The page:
US 2337116 A
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Description (OCR text may contain errors)
Dec. 21, 1943. R. J. LIMBERT ET AL METHOD OF FQRMING RUBBER ARTICLES Filed Dec. 31, 1940 RQLHN J LJMBERT ELDEN E. LEACH qjborwqy,
Patented Dec. 21, 1943 UNITED STATES PATENT OFFlC METHOD OF FOR-LUNG RUBBER ARTICLES Rollin J. Limbert, Conshohocken, and Elden E. Leach, Norristown, Pa., assignors to Lee Rubber & Tire Corporation, Conshohocken, Pa., a corporation of New York Application December 31, 1940, Serial No. 372,559
- 2 Claims.
This invention relates generally to the art of forming rubber articles and more particularly to a method of producing articles of rubber or rubber-like material which are of hollow form and having an open end and which are characterized by the provision of a marginal bead surrounding and defining said open end, examples of such articles being medicine dropper bulbs, gloves, prophylactics, tubes'and the like.
Heretofore and prior to this invention it has been the general practice to produce such articles by coating a suitably designed form with the material of which the article is formed, the usual procedure being to dip or otherwise submerge the article in a liquefied bath of the said material. This material, which may be of any suitable compounded or uncompounded natural or synthetic'latex becomes set upon the form when the latter is removed from the bath and is then subsequently cured upon the form in accordance with conventional practice, following which it is stripped from its supporting form as the finished article. The thickness of the material of which the article is formewis governed generally by the number of coatings of material applied to the article-forming body and, of
course, the viscosity of the liquid bath, it being understood that, in accordance with generally accepted and well-known practice in the art, each separate coating step is followed by a drying step so as to set the material priorto again dipping or emersing it in the liquid bath.
In order to form the requisite marginal bead about the open end of the article formed as above described, the common practice has been to provide such article with an elongated neck surrounding said open end, the material of which this neck is formed being then manually rolled down upon itself to form the said marginal bead. This method of forming the marginal bead provides no accurate control for the thickness of the bead and generally results in the formation of a bead which is of non-uniform thickness throughout its circumferential extent and the axis of which lacks coincidence with the principal axis of the formed article.
Among the principal objects of the present invention is to provide a method of forming the marginal bead integrally with the article of which it is an element, the bead being formed during the operation of forming the article itself, thereby eliminating any necessity for manual manipulation of the i'ormed and set article either prior to or after the final curing operation.
A further object is to provide a method of producing a marginal bead which is not only of uniform thickness throughout its circumferential extent but of a thickness which is not dependent upon the wall thickness of the hollow main body of the formed article.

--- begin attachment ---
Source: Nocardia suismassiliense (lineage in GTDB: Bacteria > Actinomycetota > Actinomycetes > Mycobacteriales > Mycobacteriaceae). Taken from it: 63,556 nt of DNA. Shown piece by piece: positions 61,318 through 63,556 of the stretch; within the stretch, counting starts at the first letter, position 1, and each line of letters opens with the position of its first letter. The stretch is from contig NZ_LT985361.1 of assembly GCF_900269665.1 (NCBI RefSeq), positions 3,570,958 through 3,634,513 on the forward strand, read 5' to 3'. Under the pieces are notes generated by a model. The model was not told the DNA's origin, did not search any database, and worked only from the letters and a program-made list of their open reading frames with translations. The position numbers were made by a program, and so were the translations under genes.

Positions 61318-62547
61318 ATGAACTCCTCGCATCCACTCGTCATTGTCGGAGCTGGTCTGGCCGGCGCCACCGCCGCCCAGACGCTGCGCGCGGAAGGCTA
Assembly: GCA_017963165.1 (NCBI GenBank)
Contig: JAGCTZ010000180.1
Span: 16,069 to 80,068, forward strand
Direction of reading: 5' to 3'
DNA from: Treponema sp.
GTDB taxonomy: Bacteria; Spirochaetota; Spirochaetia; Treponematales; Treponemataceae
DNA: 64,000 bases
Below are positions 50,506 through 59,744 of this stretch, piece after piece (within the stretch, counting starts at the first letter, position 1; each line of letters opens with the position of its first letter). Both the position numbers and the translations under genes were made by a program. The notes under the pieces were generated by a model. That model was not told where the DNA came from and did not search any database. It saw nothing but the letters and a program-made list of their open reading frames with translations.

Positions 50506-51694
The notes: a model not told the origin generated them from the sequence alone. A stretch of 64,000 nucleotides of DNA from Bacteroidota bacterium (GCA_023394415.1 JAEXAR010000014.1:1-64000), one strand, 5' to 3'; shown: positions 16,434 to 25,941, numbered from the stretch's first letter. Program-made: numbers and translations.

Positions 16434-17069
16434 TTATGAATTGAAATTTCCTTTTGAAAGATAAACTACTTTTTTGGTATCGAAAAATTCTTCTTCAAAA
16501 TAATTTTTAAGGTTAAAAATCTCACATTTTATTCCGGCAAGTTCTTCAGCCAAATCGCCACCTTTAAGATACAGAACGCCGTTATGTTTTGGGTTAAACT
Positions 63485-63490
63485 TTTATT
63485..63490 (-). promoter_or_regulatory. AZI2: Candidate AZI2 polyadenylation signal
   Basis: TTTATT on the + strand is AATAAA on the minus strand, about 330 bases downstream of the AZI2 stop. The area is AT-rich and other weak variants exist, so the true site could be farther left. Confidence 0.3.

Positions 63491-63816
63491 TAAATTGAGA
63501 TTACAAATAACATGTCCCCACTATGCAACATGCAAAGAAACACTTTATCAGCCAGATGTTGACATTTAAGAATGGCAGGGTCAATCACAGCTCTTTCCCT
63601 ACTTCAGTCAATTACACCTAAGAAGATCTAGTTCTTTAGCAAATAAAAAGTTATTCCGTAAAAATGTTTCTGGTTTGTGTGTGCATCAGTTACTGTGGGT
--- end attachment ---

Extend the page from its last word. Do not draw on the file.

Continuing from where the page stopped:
Still other objects and advantages of the present invention will appear more fully hereinafter, it being understood that the invention consists substantially in the combination, construction and relative arrangement of parts and in the method of employing the same, all as is described more fully hereinafter, as shown in the accompanying drawing-and as finally pointed out in the appended claims.
In the said accompanying drawing:
Figure 1 is a vertical sectional view .of an article formed in accordance with and embodying the principles of the present invention;
Figure 2 is a view, partially in vertical sec-- tion, of a forming tool for producing the article of Figure 1;
Figure 3 is a view showing the forming tool in position in the liquid bath of article-forming material;
Figure 4 is a view showing the forming tool removed from the bath and coated with the article-forming material;
Figure'5 is a view showing the forming tool inverted after removal from the liquid bath;
Figure 6 is a vertical sectional view of another form of article produced in accordance with the present invention; and
Figure 7 is a view, partially in vertical section, of the forming tool for producing the article of Figure 6.
Referring now to the drawing and more particularly to Figure 1 thereof, it will be observed that the present invention relates generally to the production of articles formed of rubber or rubber-like material such as the medicine dropper bulb it, such articles being characterized in that they are provided with an open end II the marginal edge of which is formed with an annular reinforcing and finishing bead l2. The present invention is directed more particularly to the method of and means for producing this marginal bead I2, the production of such beads being accomplished in such manner as to rigidly control and render u'niform the size and shape of the marginal bead throughout its circumferential extent and at the same time insure that all of the articles produced on a given form are provided with marginal beads I2 of uniform shape, size and appearance.